be burned to generate
.
mass of hydrogen = 2.80×1018
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At this rate, the sun would use up all of its hydrogen in only 17,000 years, instead of the roughly 5 billion years that solar physicists estimate for the sun's current fuel
supply. (Of course, this is just an abstraction since there is no supply of oxygen available for such "burning" to take place.)
Nineteenth-century physicists trying to determine the age of the sun based their calculations on how much energy the sun radiated. They immediately realized that
chemical reactions could not produce nearly enough energy to account for the sun being more than a few thousand years old, an age directly contradicted by
historical records. The largest energy source that they could imagine was the gravitational energy of all the matter that formed the sun. Even this source was far too
weak: Calculations based on gravitational energy only allowed the sun to be around 30 million years old, though it is, in fact, over 4.5 billion years old! No nineteenthcentury physicist could have envisioned the incredible amounts of energy released by nuclear reactions.
Antimatter
Description: Conceptual questions about the nature of antimatter, as well as creation and annihilation of pairs, followed by simple calculations of energy and momentum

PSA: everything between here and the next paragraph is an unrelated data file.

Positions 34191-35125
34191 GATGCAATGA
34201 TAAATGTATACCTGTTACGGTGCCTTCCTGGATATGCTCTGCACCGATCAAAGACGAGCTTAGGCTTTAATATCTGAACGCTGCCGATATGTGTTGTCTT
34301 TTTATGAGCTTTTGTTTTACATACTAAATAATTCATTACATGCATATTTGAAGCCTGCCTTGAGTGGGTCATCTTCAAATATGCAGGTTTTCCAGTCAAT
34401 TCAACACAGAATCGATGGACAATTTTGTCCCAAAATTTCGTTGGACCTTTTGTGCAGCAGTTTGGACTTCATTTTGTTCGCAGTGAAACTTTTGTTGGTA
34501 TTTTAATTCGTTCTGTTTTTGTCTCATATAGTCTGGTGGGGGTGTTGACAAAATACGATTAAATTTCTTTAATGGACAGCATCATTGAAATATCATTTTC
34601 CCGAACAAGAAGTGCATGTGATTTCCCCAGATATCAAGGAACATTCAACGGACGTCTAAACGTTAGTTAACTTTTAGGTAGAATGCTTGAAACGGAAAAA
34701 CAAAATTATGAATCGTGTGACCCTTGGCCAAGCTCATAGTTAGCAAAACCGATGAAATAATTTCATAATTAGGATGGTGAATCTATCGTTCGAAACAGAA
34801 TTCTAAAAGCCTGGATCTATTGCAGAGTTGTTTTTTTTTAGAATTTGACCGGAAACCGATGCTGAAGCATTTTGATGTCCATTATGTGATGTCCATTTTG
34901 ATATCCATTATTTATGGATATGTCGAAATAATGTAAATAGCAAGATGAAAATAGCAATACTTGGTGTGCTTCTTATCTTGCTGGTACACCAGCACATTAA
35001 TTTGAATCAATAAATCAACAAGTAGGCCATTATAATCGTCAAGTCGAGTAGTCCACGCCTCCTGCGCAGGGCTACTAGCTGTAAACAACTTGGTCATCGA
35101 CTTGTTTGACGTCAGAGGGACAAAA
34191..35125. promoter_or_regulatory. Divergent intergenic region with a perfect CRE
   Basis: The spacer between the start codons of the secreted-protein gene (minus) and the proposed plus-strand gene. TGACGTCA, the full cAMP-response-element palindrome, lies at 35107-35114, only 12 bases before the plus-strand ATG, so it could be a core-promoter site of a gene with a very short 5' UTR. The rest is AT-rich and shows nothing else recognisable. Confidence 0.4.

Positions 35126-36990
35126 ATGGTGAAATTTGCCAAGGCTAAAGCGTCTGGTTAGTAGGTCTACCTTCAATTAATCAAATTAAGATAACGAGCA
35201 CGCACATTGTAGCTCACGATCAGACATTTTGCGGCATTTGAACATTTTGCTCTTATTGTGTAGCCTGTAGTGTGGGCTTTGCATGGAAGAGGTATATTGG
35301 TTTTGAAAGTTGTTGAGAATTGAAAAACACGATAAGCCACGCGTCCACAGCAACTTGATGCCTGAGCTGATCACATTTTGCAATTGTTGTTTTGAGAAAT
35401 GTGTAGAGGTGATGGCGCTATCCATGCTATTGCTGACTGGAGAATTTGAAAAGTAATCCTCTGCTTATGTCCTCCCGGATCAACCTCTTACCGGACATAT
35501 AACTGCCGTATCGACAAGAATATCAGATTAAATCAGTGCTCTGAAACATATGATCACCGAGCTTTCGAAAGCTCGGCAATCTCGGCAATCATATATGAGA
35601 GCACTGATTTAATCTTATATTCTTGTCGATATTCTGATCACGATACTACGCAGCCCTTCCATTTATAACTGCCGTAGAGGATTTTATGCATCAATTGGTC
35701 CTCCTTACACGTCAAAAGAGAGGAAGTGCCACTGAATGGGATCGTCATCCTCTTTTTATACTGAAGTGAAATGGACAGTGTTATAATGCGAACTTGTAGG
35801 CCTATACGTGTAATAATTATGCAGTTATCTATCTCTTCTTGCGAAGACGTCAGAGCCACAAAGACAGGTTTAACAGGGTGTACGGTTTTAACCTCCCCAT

in creation/annihilation processes.
The first antiparticle, the positron or antielectron, was discovered in 1932. It had been predicted by Paul Dirac in 1928, though the nature of the prediction was not fully
understood until the experimental discovery. Today, it is well accepted that all fundamental particles have antiparticles.
Part A
Which of the following are different for a particle and its antiparticle?
charge only
mass only
spin only
charge and mass
charge and spin
mass and spin
charge and mass and spin
Part B
Which conservation law is violated by particle-antiparticle annihilation?
conservation of energy
conservation of momentum
conservation of charge
conservation of lepton number
none of these
Part C
Suppose that an electron and a positron collide head-on. Both have kinetic energy of 4.00
and rest energy of 0.511
. They produce two photons, which by
conservation of momentum must have equal energy and move in opposite directions. What is the energy
of one of these photons?
to three significant figures.
=
= 4.51
Part D
Two protons, with equal kinetic energy, collide head-on. What is the minimum kinetic energy
energy of a pion is
.
of one of these protons necessary to make a pion-antipion pair? The rest
to three significant figures
Hint 1. Connecting kinetic energy to mass
In a sufficiently violent particle collision, kinetic energy may be converted into the rest energy of new particles. All that is necessary is for the amount of kinetic
energy available to meet or exceed the rest energy of the pair that you wish to produce.
Hint 2. Available kinetic energy
Because the two protons collide head-on with equal kinetic energy, the net momentum before the collision is zero. Therefore, all of the kinetic energy could be
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turned into rest energy of a particle-antiparticle pair.